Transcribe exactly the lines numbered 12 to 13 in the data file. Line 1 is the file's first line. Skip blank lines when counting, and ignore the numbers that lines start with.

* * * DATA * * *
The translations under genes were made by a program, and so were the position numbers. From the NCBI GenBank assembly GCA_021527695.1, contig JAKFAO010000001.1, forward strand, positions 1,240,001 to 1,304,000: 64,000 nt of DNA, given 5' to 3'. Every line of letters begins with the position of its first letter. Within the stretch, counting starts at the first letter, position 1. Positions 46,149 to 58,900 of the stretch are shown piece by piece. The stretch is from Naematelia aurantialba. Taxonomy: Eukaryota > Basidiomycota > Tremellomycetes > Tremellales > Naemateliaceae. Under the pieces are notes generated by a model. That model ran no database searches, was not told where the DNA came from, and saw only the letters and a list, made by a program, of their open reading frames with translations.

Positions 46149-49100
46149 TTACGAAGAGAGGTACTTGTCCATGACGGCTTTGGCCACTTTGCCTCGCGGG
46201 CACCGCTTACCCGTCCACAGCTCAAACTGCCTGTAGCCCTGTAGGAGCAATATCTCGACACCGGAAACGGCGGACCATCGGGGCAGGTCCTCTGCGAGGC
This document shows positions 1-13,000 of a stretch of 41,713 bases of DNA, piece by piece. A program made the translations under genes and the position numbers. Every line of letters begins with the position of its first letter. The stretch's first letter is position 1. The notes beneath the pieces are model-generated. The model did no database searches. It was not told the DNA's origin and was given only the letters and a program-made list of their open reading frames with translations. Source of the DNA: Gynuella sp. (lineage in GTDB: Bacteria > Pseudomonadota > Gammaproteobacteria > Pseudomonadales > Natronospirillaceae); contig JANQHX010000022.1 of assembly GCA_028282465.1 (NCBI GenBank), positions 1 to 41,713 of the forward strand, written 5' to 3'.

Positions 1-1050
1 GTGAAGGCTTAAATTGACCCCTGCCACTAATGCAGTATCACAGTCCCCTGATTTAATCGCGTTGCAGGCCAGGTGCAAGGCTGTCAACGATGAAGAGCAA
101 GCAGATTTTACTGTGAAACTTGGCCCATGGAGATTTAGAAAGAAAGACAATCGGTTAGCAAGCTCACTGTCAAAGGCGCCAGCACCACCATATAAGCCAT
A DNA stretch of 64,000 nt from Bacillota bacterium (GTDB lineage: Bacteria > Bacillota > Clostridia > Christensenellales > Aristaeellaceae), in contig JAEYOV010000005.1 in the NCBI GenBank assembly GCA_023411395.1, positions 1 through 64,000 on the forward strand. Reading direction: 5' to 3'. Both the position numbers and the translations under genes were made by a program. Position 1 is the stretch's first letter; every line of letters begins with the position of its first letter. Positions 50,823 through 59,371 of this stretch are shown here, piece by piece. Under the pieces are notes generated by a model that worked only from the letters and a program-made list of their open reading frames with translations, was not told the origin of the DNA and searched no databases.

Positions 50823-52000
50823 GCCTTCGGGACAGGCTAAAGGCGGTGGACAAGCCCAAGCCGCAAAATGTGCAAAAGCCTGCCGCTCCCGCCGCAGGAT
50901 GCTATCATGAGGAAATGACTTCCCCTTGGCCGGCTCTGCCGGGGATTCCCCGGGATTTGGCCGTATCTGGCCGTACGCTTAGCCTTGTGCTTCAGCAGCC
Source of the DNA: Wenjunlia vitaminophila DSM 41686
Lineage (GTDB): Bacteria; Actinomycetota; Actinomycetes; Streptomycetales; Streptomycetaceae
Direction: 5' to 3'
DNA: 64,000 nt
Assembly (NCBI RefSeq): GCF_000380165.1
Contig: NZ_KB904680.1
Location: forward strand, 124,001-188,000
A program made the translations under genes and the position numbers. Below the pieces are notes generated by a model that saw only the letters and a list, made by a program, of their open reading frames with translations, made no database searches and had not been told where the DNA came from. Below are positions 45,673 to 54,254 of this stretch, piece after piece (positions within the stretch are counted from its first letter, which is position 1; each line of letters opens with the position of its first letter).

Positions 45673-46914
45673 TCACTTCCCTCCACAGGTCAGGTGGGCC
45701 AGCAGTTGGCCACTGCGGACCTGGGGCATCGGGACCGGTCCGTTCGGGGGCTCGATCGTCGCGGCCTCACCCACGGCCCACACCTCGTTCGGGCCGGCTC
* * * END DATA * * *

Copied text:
50901 GCTATCATGAGGAAATGACTTCCCCTTGGCCGGCTCTGCCGGGGATTCCCCGGGATTTGGCCGTATCTGGCCGTACGCTTAGCCTTGTGCTTCAGCAGCC
Source of the DNA: Wenjunlia vitaminophila DSM 41686